Which bit is the half-million pounds of other people’s money?
The abbreviated micro-entity accounts appear to show that the company had assets of £417,888 in the financial year to 30 March 2016, with £363,006 falling due to creditors within one year.
Last year Retro Computers Ltd (RCL) raised a total of £513,000 in crowdfunded cash from 5,000 members of the general public. It raised this money to put into production its ZX Spectrum Vega+ console, a handheld modern-day version of the venerable old Spectrum.
Both the “net assets” and “capital” entries in the accounts contain the same figure of £54,882.
David Levy, RCL chairman, refused to answer the three questions we put to him:
- How large a penalty did you have to pay for the late filing?
- Why were the accounts unaudited?
- Does the figure for creditors include Indiegogo backers who pledged money to put the Vega+ into production or is this money due to SMS Electronics?
SMS Electronics is RCL’s manufacturing partner. Former director Paul Andrews previously claimed the Vega+ project partly came about because RCL had debts to settle with SMS, which manufactured RCL’s first product, the ZX Spectrum Vega.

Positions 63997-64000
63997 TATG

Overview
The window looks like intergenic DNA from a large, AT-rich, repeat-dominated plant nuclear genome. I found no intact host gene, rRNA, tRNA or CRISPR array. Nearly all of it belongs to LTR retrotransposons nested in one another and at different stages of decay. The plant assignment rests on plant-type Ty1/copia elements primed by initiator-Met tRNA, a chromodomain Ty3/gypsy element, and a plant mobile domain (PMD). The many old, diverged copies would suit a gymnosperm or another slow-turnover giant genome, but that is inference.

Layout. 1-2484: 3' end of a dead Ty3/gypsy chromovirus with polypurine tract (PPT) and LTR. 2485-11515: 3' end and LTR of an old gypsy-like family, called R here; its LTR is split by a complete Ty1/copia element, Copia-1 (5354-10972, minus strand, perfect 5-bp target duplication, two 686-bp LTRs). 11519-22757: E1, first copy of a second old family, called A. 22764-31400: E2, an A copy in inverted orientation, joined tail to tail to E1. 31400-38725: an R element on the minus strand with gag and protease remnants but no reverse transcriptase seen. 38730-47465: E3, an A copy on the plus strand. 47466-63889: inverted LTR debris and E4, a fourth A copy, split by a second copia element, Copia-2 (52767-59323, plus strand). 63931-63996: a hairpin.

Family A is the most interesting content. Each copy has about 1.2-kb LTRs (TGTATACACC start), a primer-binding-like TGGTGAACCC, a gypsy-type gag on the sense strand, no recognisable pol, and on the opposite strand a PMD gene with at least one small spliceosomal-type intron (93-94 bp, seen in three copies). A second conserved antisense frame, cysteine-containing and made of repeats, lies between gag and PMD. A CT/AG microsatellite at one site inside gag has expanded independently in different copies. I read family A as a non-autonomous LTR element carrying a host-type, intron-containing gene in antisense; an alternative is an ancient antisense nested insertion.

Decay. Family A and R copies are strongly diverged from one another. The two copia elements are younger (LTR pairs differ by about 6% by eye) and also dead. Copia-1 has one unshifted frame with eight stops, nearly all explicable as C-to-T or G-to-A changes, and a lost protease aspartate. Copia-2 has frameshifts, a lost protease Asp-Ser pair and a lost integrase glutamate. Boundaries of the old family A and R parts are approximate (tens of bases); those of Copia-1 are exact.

Companies House lists the penalty for filing accounts up to three months late as £375, or £750 for between three and six months. RCL’s account were due to be filed by 30 December 2016.
Levy also included a “disclaimer” in the accounts alleging Penny Foster Accounting Services Ltd had not handed over financial information necessary to file the accounts on time. The bean counter previously told us that in the five months it was associated with RCL it did not need to file any annual statements or similar on its behalf.
Whither the Vega+ and the £500k?
As Levy (and company MD Suzanne Martin, who ignored our email requesting comment) has decided not to answer questions about the accounts, this in turn raises the question of what has happened to the £513,000 pledged for putting the Vega+ into production.
It is possible that the £400,000 of assets consists of Vega+ units ready to be delivered to backers. RCL has not made any such announcement on its various web presences to this effect, however.
RCL and all its individual directors, along with web hosting contractor Lee Fogarty, who acts as the company’s unofficial spokesman on social media and is the author of updates to its website, were all served with a £52,000 court costs order a month ago. The defendants have applied to the Senior Courts Cost Office to have this order “set aside” (a legal term for ignored), the application for which is due to be heard in the Senior Court Costs Office. ®